What to call it:

In English, “fermentation” always involves microbes in some way, so when English speaking tea geeks first learn about the lack of microbes in this step, they generally switch to using the term “oxidation” instead as a more correct, scientific alternative.  Unfortunately, this term has some jargon issues as well. In everyday English, “oxidation” is a reaction that happens when things are exposed to oxygen. Rust formation, the Statue of Liberty turning green, and apples browning might all be called “oxidation”. In chemistry though, “oxidation” has a different meaning.

An oxidation reaction is any chemical reaction where something loses some electrons. That’s it! It doesn’t even have to involve oxygen! So for a scientist, calling this step of tea production “oxidation” isn’t terribly helpful since that word can describe so many different chemical reactions going on all the time. A food scientist would probably call this process “enzymatic browning,” a term that I’ve surprisingly never seen come up in any discussion about tea². If you read about browning of fruits and veggies though (which is exactly the same chemical reaction), it becomes clear that “enzymatic browning” is the most precise term for what’s going on here without going into a full on description of the exact enzymes and chemicals involved. It’s unclear to me why tea scientists and tea industry professionals have tried to reinvent the wheel with the terminology for this process, since “enzymatic browning” appears to be already widely used and understood in food science.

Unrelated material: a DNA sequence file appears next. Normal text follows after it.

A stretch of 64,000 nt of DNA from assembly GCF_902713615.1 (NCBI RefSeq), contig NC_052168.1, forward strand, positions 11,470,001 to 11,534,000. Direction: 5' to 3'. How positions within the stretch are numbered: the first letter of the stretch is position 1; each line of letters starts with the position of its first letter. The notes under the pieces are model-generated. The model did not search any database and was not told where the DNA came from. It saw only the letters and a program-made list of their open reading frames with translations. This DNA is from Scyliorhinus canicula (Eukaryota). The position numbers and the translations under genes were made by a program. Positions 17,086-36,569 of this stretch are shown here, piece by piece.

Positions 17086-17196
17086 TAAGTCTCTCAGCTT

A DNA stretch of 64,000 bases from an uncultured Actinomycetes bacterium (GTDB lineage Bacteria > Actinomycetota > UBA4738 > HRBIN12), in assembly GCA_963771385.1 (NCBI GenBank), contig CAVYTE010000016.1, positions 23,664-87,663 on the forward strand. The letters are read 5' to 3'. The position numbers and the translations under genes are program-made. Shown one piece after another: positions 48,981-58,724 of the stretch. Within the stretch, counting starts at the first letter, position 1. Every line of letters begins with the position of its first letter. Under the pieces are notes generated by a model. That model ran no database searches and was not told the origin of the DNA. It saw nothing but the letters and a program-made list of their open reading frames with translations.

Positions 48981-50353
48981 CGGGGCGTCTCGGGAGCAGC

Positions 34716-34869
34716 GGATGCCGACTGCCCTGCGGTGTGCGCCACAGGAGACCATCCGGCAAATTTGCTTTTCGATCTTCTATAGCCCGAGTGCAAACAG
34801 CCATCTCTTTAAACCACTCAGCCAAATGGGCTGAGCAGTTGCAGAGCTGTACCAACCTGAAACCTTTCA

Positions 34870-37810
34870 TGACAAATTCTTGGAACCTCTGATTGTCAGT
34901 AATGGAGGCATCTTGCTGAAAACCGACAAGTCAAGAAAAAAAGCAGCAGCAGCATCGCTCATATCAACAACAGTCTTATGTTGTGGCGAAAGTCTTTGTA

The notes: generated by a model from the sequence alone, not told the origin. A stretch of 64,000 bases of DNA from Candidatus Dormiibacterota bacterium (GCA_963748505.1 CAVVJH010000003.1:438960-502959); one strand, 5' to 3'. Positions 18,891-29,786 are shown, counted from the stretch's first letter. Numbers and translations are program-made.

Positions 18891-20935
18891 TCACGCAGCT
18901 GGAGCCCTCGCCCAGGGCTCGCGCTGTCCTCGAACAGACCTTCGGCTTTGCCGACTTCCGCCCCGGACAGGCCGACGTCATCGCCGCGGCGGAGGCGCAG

When deciding on what to call this process, it’s important to think of who your audience is.  If you’re talking to tea professionals who are already familiar with tea processing, it probably makes sense to call it “oxidation” or maybe even “fermentation” (as long as it’s clear you’re not talking about real fermentation).  However, for neophyte tea geeks, “fermentation” is often a very confusing term, and I would avoid using it entirely (with the exception of warning them that other people might use it).  If your audience is scientifically minded, please at least avoid using “fermentation”, and why not use “enzymatic browning”? It’s clear, concise, and it lets you tap into a large established body of food-science literature.


Notes


¹ For this reason, I believe it’s unnecessary to invoke the “partial kill-green” theory of what makes raw puer different from green tea. Catechins oxidize over a period of years just fine with no enzymes present. It is, however, entirely possible that higher temperatures in processing kill the microbes present on fresh tea leaves and slow or prevent the ripening of raw puer tea because of reduced microbial colonization.


² Tea scientists seem to be as confused as everyone else. They sometimes use “fermentation” with an explanation that this step doesn’t actually involve microbes. Other times they use “oxidation”, but explain what specific chemical reactions are going on. Still other times they use these terms without any explanation that they have a different meaning than the scientific one!

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Eric Scott